AN ALLOA pub manager who was found operating a karaoke machine at an "impromptu" lockdown gathering has been slapped on the wrist by the licensing board.

Craig Stewart had his Personal License endorsed following an incident at The Royal Oak Hotel on Friday, April 24.

At the June 11 sitting of Clackmannanshire Council's Licensing Board, held virtually, Police Scotland's Sergeant Derek Simpson told the hearing how officers on routine foot patrol discovered a small gathering at the Royal Oak's upstairs function room.

They became alerted to the sound of music and singing coming from within.

Upon entering through a back door, the front having been closed, they discovered seven people consuming alcohol and singing.

Mr Stewart, who identified himself as the person in charge, runs The Royal Oak as a joint venture with a business partner who acts as the designated premises manager (DPM) and who was not present at the time.

Police officers took an "engage, explain and encourage" approach in what was the first incident of its nature across the whole division during the coronavirus lockdown.

According to the sergeant, Mr Stewart co-operated with officers, apologised immediately and quickly broke up the gathering.

No penalties were issued and no one was reported to the procurator fiscal.

However, the chief constable has reported the licensee for a review, asking for a revocation, arguing Mr Stewart's conduct was inconsistent with a licensing objective to protect and improve public health.

Sgt Simpson made clear there was no clear evidence the sale of alcohol took place on the premises.

Officers did discover carrier bags with alcohol, indicating it was likely the drinks were brought in and upon entering, they observed Mr Stewart operating a karaoke machine.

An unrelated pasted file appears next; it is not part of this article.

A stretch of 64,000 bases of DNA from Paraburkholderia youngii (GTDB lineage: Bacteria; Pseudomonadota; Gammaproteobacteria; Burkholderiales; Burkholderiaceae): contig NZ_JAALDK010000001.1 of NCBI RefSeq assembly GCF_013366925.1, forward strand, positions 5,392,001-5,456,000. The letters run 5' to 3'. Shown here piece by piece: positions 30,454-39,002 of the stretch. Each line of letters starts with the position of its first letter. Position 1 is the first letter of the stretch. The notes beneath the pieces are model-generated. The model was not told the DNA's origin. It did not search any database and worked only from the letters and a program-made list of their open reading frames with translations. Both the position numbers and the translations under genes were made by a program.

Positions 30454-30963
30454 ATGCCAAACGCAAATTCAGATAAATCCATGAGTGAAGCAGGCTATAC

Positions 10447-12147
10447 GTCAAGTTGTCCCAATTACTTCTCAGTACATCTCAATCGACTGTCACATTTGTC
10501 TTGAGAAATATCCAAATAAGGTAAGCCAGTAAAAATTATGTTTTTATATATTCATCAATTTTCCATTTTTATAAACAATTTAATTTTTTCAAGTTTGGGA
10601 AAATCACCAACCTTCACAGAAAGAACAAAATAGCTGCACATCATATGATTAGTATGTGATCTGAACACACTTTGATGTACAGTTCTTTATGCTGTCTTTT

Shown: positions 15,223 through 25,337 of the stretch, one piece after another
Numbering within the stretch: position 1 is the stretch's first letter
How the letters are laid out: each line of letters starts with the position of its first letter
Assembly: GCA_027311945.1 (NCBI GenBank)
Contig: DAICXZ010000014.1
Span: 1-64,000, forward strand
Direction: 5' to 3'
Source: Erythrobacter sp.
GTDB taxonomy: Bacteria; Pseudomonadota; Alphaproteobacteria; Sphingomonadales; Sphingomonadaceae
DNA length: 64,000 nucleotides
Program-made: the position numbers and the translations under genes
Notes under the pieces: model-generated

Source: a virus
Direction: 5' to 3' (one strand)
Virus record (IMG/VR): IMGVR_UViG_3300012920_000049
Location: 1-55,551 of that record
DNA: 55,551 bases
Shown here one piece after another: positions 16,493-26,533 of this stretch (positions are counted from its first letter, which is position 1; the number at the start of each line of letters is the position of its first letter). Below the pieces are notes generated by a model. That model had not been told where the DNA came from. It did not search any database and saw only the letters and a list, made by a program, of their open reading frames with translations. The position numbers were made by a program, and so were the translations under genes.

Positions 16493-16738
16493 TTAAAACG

The police sergeant explained that at the time of the incident "the country was at the height of the lockdown".

He added: "On being spoken to, Craig Stewart immediately accepted the advice that he was given by officers, apologised and agreed to have everybody leave immediately."

Jim Kelly, appearing as a defence agent on behalf of Mr Stewart, said the manager accepted he had done wrong.

He added: "Someone with 13 years of experience should have known better."

And highlighted it was an "impromptu" gathering with nothing pre-planned.

He said Mr Stewart accepted his actions could have placed himself and others at risk of exposure to the virus, but "thankfully" no one has displayed symptoms since.

The defence agent also said an appearance in front of the board was "embarrassing to say the least" for Mr Stewart, but he has learned his lesson.

Mr Kelly said: "As the sergeant said, Mr Stewart has been a law-abiding license holder for a number of years and this incident is an unwelcome blemish on that particular record."

An endorsement on a personal license is similar to the approach to driving licenses and is essentially a penalty point.

Should a license holder receive three endorsements, a hearing must be held to decide if any further action should be taken.